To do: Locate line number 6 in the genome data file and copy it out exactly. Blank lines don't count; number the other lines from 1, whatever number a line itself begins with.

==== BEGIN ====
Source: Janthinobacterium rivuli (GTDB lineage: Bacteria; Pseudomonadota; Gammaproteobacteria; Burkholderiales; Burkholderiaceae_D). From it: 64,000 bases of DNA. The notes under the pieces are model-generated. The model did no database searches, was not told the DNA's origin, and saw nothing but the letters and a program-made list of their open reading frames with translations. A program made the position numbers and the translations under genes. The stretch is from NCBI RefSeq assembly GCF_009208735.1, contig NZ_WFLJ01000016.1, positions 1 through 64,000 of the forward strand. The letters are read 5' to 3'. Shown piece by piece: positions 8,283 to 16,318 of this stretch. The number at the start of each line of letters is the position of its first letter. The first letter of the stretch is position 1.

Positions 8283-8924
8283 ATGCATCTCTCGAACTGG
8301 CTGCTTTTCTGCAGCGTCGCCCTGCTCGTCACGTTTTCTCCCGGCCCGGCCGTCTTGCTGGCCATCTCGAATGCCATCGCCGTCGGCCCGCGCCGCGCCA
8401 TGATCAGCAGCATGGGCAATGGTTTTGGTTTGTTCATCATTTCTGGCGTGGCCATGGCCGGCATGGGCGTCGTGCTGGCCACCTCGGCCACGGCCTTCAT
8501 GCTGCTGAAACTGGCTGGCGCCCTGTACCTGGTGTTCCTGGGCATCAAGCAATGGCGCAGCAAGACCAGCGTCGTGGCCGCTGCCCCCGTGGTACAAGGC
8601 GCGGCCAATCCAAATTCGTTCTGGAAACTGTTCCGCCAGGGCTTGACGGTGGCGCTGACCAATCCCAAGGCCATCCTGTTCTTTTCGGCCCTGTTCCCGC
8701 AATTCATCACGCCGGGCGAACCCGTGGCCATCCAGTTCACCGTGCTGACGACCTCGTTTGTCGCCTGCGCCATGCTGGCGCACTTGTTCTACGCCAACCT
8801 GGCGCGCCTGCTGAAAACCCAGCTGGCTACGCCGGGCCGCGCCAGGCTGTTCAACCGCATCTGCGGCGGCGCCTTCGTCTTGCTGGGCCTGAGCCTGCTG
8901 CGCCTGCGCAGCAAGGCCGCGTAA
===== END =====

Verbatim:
8501 GCTGCTGAAACTGGCTGGCGCCCTGTACCTGGTGTTCCTGGGCATCAAGCAATGGCGCAGCAAGACCAGCGTCGTGGCCGCTGCCCCCGTGGTACAAGGC